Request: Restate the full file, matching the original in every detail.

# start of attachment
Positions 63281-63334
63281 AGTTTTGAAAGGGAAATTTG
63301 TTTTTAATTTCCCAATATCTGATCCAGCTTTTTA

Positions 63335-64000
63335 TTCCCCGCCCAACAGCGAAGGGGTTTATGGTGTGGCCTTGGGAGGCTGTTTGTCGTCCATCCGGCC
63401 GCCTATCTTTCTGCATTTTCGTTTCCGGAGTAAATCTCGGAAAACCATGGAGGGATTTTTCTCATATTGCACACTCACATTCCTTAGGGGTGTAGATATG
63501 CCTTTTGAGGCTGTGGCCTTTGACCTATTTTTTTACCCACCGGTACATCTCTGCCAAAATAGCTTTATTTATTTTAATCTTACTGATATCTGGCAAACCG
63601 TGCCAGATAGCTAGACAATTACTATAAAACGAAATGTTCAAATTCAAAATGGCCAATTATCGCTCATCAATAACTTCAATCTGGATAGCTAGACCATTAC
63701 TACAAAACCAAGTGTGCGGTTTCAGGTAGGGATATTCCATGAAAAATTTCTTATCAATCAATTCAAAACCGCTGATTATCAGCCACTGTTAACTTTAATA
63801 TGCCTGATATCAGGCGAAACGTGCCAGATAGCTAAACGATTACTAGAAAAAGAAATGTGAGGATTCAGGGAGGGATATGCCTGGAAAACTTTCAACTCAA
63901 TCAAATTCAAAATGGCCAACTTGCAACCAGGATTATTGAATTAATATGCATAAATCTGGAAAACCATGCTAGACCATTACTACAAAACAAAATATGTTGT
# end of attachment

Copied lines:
Positions 63281-63334
63281 AGTTTTGAAAGGGAAATTTG
63301 TTTTTAATTTCCCAATATCTGATCCAGCTTTTTA

Positions 63335-64000
63335 TTCCCCGCCCAACAGCGAAGGGGTTTATGGTGTGGCCTTGGGAGGCTGTTTGTCGTCCATCCGGCC
63401 GCCTATCTTTCTGCATTTTCGTTTCCGGAGTAAATCTCGGAAAACCATGGAGGGATTTTTCTCATATTGCACACTCACATTCCTTAGGGGTGTAGATATG
63501 CCTTTTGAGGCTGTGGCCTTTGACCTATTTTTTTACCCACCGGTACATCTCTGCCAAAATAGCTTTATTTATTTTAATCTTACTGATATCTGGCAAACCG
63601 TGCCAGATAGCTAGACAATTACTATAAAACGAAATGTTCAAATTCAAAATGGCCAATTATCGCTCATCAATAACTTCAATCTGGATAGCTAGACCATTAC
63701 TACAAAACCAAGTGTGCGGTTTCAGGTAGGGATATTCCATGAAAAATTTCTTATCAATCAATTCAAAACCGCTGATTATCAGCCACTGTTAACTTTAATA
63801 TGCCTGATATCAGGCGAAACGTGCCAGATAGCTAAACGATTACTAGAAAAAGAAATGTGAGGATTCAGGGAGGGATATGCCTGGAAAACTTTCAACTCAA
63901 TCAAATTCAAAATGGCCAACTTGCAACCAGGATTATTGAATTAATATGCATAAATCTGGAAAACCATGCTAGACCATTACTACAAAACAAAATATGTTGT